Juror 11's situation and whether it would affect their
ability to remain impartial.
The issue is not that the defense failed to ask for the
removal of Juror 11[.] [T]he error is that the remaining jury
panel was not questioned. Juror 11 admitted talking to
another juror[.] [T]he Court never questioned that juror
regarding his or her ability to be fair and impartial. Also
the record was never established whether the juror who
received the information from Juror 11 ever communicated the
information to other jurors. Counsel for Rasin should have
requested and the Trial Court should have conducted further
voir dire with the entire jury panel to satisfy
whether Rasin had an impartial jury. Without full questioning
of the entire [j]ury panel[, ] it was impossible to determine
whether Rasin had an impartial jury.
While Defendant's challenge is under the guise of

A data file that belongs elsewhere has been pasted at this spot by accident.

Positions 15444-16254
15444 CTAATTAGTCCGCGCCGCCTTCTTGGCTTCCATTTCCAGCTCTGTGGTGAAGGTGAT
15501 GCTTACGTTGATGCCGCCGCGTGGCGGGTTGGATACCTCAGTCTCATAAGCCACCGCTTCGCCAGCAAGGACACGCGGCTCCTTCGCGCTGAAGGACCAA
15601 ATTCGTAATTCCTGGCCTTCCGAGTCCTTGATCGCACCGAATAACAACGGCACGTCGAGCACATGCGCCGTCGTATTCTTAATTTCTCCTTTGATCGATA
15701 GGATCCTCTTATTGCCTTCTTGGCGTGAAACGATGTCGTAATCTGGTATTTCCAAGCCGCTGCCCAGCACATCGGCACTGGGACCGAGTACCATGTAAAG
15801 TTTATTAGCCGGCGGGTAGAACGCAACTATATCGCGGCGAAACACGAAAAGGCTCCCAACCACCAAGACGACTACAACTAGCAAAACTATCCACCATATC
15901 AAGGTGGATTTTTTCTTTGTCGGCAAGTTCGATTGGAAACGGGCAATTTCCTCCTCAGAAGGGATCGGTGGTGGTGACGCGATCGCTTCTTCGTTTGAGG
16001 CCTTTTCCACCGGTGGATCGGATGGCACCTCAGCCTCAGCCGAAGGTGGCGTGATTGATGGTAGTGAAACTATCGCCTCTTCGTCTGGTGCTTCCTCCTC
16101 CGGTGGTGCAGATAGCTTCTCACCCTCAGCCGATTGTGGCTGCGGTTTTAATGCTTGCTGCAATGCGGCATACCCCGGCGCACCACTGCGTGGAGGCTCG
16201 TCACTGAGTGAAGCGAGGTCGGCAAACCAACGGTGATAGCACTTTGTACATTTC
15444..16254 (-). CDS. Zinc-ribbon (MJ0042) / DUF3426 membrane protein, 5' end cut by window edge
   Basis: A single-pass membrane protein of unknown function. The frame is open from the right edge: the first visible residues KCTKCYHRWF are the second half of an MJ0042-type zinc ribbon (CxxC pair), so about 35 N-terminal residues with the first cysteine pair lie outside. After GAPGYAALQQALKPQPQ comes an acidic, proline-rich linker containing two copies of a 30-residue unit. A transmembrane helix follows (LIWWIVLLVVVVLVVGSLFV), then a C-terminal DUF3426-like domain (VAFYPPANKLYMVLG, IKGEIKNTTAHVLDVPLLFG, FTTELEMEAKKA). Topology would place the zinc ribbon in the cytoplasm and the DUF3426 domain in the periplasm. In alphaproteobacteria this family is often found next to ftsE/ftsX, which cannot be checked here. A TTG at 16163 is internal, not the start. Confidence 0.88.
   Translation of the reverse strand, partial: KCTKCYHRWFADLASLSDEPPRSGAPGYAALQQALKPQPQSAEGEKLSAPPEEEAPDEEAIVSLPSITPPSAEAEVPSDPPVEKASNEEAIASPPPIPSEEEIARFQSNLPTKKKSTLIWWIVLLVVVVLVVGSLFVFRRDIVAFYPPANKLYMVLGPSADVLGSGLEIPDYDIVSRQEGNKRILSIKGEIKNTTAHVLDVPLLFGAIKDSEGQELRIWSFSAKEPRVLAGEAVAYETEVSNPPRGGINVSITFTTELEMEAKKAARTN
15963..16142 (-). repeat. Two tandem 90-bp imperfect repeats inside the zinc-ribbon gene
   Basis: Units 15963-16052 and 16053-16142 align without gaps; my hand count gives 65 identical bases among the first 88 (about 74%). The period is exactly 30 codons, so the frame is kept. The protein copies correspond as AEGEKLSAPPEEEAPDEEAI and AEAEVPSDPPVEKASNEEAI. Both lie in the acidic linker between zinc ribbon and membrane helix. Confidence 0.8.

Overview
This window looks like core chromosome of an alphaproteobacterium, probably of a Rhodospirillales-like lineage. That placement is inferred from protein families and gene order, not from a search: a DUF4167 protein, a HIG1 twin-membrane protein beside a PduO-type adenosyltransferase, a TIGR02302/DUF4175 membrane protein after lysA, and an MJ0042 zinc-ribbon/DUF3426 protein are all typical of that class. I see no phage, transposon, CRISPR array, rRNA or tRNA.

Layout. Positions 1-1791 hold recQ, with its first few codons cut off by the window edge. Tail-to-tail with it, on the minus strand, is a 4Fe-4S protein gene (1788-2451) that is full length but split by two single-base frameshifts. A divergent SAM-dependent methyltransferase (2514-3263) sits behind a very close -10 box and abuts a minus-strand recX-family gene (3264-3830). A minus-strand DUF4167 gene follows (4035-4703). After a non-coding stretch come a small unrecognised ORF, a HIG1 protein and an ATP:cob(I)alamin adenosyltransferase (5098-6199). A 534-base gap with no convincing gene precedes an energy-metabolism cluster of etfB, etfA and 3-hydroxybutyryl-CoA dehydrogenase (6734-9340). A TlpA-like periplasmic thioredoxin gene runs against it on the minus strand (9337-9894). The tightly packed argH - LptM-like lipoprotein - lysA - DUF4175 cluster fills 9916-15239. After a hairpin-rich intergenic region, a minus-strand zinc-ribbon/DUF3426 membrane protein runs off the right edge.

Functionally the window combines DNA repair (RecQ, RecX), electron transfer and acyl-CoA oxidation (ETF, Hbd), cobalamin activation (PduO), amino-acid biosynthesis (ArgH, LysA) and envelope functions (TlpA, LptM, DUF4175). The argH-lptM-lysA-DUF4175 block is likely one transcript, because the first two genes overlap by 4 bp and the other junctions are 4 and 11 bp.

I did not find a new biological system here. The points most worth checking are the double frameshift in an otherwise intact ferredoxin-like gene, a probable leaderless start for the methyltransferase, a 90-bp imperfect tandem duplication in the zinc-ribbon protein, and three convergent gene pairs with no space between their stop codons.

ineffective assistance of counsel for failure to request a
mistrial or further inquiry into the potential juror bias, he
also contends that "the Trial Court should have
conducted further voir dire with the entire jury
panel to satisfy whether [Defendant] had an impartial
jury." Neither argument has merit.
Court, the State, and counsel for co-defendants met with
Juror No. 11. The record reads in toto:
JUROR ENTERS CONFERENCE ROOM
THE COURT: Good morning, Juror Number 11.
THE JUROR: Good morning, everyone.
THE COURT: I asked the bailiff to have you come in because I
gather you said something to him yesterday about something
your brother [apparent omission by the court reporter].
THE JUROR: Well, I have - I had two brothers, and coming in
there yesterday all the lights it like makes me get confused
and stuff, and I didn't tell you that I had a brother
killed before, shot and killed. So I wanted to let you all
know that because I forgot to tell you yesterday.
THE COURT: When was that?
THE JUROR: About 27 years ago.
THE COURT: Briefly, what were the circumstances?
THE JUROR: He was at a bouncer at a club and the person had
to be told to leave and they came back in.
THE COURT: Was this in ...